“The question is not rightly put,” said The Blessed One. “O priest, to say: ‘What is karma? and what is it has karma?’ and to say: ‘Karma is one thing, but it is another thing which has karma,’ is to say the same thing in different ways. If, O priest, the dogma obtain that the soul and the body are identical, then there is no religious life; or if, O priest, the dogma obtain that the soul is one thing and the body another, then also there is no religious life. Both these extremes, O priest, have been avoided by The Tathagata, and it is a middle doctrine he teaches: ‘On ignorance depends karma.’  15
  “But on the complete fading out and cessation of ignorance, O priest, all these refuges, puppet-shows, resorts, and writhings,—to wit: What are old age and death? and what is it has old age and death? or, old age and death are one thing, but it is another thing which has old age and death; or, the soul and the body are identical, or the soul is one thing, and the body another,—all such refuges of whatever kind are abandoned, uprooted, pulled out of the ground like a palmyra-tree, and become non-existent and not liable to spring up again in the future.  16
  “But on the complete fading out and cessation of ignorance, O priest, all these refuges, puppet-shows, resorts, and writhings,—to wit: What is birth? … existence? … attachment? … desire? … sensation? … contact? … the six organs of sense? … name and form? … consciousness? … karma? and what is it has karma? or, karma is one thing, but it is another thing which has karma; or, the soul and the body are identical, or the soul is one thing and the body another,—all such refuges are abandoned, uprooted, pulled out of the ground like a palmyra-tree, and become non-existent and not liable to spring up again in the future.”  17
 
3. Translated from the Visuddhi-Magga (chap. xvii.)

  Inasmuch as it is dependently on each other and in unison and simultaneously that the factors which constitute dependence originate the elements of being, therefore did The Sage call these factors Dependent Origination.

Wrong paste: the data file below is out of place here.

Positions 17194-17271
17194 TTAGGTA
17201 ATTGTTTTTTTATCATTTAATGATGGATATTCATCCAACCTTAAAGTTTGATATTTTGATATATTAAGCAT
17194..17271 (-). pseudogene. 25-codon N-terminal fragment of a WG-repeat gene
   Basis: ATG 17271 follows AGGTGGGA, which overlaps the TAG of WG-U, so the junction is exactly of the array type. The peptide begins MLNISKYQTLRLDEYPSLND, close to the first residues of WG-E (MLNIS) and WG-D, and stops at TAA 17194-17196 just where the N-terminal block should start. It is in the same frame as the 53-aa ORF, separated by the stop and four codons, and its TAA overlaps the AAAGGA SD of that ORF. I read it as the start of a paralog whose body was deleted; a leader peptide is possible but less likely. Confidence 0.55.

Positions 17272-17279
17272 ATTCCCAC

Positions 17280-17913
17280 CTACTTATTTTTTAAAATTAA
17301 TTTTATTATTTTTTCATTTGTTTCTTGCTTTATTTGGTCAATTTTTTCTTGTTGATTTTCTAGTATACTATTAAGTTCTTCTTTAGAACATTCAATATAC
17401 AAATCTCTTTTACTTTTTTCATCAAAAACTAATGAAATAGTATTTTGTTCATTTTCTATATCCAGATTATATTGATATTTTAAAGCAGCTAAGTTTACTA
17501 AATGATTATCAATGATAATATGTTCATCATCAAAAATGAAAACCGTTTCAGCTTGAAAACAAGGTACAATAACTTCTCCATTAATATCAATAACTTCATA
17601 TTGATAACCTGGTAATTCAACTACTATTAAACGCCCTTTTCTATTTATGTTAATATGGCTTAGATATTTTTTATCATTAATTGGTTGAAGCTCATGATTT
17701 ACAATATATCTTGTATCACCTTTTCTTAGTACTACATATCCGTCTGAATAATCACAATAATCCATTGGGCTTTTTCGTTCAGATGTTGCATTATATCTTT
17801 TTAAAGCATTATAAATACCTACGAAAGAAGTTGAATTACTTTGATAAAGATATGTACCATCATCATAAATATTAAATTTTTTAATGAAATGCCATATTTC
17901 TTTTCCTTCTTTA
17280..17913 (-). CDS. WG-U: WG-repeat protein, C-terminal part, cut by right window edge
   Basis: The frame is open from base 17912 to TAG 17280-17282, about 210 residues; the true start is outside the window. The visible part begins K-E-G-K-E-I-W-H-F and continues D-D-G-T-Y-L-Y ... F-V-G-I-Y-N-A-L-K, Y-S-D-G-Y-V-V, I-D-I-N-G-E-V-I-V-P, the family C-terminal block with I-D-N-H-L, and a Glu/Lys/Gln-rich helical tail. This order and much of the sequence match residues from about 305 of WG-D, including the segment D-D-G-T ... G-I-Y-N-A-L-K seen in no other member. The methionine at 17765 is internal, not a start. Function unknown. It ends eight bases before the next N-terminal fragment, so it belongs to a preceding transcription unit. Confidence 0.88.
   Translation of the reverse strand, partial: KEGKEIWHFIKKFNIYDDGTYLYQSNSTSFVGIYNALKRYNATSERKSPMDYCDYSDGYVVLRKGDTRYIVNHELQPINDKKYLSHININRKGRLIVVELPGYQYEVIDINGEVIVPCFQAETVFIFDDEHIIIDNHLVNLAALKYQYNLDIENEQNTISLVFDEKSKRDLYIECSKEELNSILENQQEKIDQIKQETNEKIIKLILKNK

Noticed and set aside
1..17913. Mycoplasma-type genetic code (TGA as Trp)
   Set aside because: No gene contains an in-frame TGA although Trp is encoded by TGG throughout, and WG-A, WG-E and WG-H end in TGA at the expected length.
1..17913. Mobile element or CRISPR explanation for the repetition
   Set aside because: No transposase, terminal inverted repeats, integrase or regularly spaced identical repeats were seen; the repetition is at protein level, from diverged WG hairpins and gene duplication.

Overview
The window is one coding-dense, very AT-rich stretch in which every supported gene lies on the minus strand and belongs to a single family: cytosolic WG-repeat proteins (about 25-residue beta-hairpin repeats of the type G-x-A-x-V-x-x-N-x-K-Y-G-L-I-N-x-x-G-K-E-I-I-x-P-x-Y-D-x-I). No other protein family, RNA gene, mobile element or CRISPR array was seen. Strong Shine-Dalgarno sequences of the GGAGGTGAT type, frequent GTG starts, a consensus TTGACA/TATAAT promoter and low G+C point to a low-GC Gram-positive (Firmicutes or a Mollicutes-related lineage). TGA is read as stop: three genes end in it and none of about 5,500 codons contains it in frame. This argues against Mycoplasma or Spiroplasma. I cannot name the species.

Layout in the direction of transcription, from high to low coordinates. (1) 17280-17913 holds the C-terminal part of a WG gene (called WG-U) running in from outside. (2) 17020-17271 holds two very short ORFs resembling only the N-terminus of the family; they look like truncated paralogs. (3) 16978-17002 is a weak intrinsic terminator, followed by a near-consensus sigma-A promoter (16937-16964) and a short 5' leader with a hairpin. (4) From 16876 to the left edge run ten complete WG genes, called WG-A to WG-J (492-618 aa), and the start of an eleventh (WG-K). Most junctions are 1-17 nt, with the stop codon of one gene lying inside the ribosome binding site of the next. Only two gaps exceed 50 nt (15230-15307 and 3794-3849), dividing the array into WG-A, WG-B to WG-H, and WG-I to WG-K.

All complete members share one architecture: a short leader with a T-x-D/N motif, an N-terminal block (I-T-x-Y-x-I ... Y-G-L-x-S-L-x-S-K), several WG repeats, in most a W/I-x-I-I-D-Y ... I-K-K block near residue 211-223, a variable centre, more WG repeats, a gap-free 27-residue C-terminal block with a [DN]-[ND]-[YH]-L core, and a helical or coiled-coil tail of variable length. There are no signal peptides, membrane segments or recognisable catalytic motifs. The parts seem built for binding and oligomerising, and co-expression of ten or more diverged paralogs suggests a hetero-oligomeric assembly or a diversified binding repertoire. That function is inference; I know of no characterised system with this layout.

18
  For the ignorance etc. which have been enumerated as constituting dependence, when they originate any of the elements of being, namely, karma and the rest, can only do so when dependent on each other and in case none of their number is lacking. Therefore it is dependently on each other and in unison and simultaneously that the factors which constitute dependence originate the elements of being, not by a part of their number nor by one succeeding the other. Accordingly The Sage, skilful in the art of discovering the signification of things, calls this dependence by the name of Dependent Origination.  19
  And in so doing, by the first of these two words is shown the falsity of such heresies as that of the persistence of existences, and by the second word, a rejection of such heresies as that existences cease to be, while by both together is shown the truth.  20
  By the first:— The word “Dependent,” as exhibiting a full complement of dependence and inasmuch as the elements of being are subject to that full complement of dependence, shows an avoidance of such heresies as that of the persistence of existences, the heresies, namely, of the persistence of existences, of uncaused existences, of existences due to an overruling power, of self-determining existences. For what have persistent existences, uncaused existences, etc., to do with a full complement of dependence?  21
  By the second word:— The word “Origination,” as exhibiting an origination of the elements of being and inasmuch as the elements of being originate by means of a full complement of dependence, shows a rejection of such heresies as that of the annihilation of existences, the heresies, namely, of the annihilation of existences, of nihilism, of the inefficacy of karma. For if the elements of being are continually originating by means of an antecedent dependence, whence can we have annihilation of existence, nihilism, and an inefficacy of karma?  22
  By both together:—By the complete phrase “Dependent Origination,” inasmuch as such and such elements of being come into existence by means of an unbroken series of their full complement of dependence, the truth, or middle course, is shown. This rejects the heresy that he who experiences the fruit of the deed is the same as the one who performed the deed, and also rejects the converse one that he who experiences the fruit of a deed is different from the one who performed the deed, and leaning not to either of these popular hypotheses, holds fast by nominalism.  23